Avoiding Bad Credit
What is Bad Credit?
The majority of people in the UK today have some form of credit agreement, whether it be a mortgage, a loan, or a credit card. All these financial commitments can actually be beneficial to an individual's credit rating, provided that there is not too much credit outstanding and all the payments are up to date. If a financial institution carries out a credit search on a person, details of their existing finances will be shown on the report, including a history of payments made, which is able to demonstrate to the company that the individual has a good track record of maintaining payments. Bad credit occurs when payments on outstanding commitments have been missed and arrears have built up on the account. The level of bad credit can vary dramatically from the occasional missed payment which has since been caught up with, all the way through to County Court Judgements for bad debt, or even bankruptcy.
How do I find out about my credit rating?
If you are unsure of your credit rating, or have been declined for some type of finance and don't know why, then it is possible to obtain a detailed report from a credit reference agency which will show your entire credit history over the past six years and will include: details of any finance agreement, a record of payment history, any arrears, any county court judgements (including the name of the court) and bankruptcies. To obtain a report, the agency will charge a fee and require your personal details such as full name and date of birth, any previous names and address history over the past six years.
The main credit reference agencies are:
Consumer Services Team
PO Box 491
Tel: 0870 060 1414
Credit File Centre
PO Box 1140
Consumer Help Services
PO Box 8000
Tel: 0870 241 6212
How do I avoid Bad Credit?
The easy answer to this question is predictably simple, make sure that all payments on any outstanding finance agreements and other commitments are paid in full and on time every month. Another important factor in maintaining a clean record is to not over commit yourself to monthly repayments. Do not take out loan agreements on items unless you absolutely need them and avoid making purchases on credit cards wherever possible, unless you intend to pay off the bill in full each month. If you should find yourself in financial difficulty and struggling to keep up with your repayments, you should contact the finance company who arranged the credit immediately. They will be able to offer help and advice on your situation and may be able to assist in restructuring your arrangements to reduce monthly payments.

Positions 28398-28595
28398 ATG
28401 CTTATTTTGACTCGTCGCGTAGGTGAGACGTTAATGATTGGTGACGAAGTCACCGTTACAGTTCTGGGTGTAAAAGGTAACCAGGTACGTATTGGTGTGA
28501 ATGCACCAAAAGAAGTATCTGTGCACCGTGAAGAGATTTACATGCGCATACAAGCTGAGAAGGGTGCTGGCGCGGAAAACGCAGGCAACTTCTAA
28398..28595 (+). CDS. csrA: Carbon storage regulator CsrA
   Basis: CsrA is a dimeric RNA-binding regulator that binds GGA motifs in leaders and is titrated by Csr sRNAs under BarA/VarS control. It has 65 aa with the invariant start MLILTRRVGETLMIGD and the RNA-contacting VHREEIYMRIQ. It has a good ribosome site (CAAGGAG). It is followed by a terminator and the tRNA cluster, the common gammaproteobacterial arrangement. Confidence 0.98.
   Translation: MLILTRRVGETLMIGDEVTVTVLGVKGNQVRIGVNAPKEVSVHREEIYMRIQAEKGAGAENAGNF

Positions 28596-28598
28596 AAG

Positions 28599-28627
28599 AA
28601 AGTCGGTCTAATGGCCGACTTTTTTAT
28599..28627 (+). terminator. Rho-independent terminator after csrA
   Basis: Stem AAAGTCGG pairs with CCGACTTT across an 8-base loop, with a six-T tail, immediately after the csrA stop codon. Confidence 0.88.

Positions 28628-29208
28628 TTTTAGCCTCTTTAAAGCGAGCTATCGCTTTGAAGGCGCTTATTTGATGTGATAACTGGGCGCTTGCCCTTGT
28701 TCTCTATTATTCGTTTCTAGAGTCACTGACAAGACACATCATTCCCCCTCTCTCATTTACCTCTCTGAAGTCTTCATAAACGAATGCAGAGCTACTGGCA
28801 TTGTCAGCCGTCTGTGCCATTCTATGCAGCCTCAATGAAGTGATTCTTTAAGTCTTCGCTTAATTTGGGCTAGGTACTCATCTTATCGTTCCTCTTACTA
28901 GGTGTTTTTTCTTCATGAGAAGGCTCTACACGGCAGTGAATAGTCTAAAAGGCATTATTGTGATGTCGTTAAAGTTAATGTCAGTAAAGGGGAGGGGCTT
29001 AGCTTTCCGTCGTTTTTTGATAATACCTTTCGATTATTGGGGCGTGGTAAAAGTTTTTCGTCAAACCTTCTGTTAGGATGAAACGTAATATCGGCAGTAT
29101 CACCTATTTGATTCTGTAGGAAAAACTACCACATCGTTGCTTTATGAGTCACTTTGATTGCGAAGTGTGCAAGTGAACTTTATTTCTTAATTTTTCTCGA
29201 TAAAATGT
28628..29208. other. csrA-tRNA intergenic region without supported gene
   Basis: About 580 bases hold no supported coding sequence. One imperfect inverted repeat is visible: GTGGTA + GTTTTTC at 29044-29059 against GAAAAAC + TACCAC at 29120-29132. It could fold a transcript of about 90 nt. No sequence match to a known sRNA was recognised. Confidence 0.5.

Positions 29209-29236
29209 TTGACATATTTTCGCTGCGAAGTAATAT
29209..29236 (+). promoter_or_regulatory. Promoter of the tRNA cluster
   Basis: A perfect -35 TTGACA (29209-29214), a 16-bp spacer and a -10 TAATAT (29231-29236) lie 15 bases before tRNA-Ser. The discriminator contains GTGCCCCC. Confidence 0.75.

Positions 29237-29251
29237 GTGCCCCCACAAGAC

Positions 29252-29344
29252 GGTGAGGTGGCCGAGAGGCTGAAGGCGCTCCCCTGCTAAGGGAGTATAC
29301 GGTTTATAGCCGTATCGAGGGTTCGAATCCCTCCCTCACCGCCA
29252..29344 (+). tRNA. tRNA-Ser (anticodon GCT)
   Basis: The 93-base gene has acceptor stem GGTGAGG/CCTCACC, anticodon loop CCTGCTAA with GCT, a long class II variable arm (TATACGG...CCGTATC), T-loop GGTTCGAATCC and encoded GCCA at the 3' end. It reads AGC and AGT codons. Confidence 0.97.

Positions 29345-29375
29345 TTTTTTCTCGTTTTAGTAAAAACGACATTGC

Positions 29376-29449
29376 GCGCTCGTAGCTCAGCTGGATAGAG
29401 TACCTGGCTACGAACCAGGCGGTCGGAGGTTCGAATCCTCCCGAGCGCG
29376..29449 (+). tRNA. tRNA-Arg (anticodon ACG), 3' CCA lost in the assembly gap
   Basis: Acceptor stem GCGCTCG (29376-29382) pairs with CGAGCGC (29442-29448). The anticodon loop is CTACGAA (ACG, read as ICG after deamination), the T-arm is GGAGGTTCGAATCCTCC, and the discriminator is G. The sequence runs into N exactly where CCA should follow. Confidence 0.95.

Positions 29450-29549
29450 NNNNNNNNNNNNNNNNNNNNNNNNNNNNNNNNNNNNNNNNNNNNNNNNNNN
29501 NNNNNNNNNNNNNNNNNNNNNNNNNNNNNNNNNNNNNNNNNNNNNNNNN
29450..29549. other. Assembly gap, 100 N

Is it possible to repair my credit rating?
It is possible to improve your credit rating, although this may take some time, depending on the level and magnitude of the problem. Firstly you should obtain a credit report from one of the credit reference agencies listed above. This will highlight the extent of the problem and possibly even show up things which you didn't know about. You should then endeavour to bring any accounts in arrears, or default, up to date as soon as possible, or obtain an agreement from the finance company to restructure, or possibly even write off part or all of the arrears. Once an account has been brought up to date, or an agreement has been reached, it is important to notify the credit reference agency in question so that they may update their records accordingly. You should also include written confirmation from the finance company concerned. In the case of a county court judgement, once the debt has been cleared it is important to notify the court which brought the judgement, once again with written confirmation confirming that the debt is cleared, the court will then issue a certificate of satisfaction, a copy of which should be sent to the credit reference agency.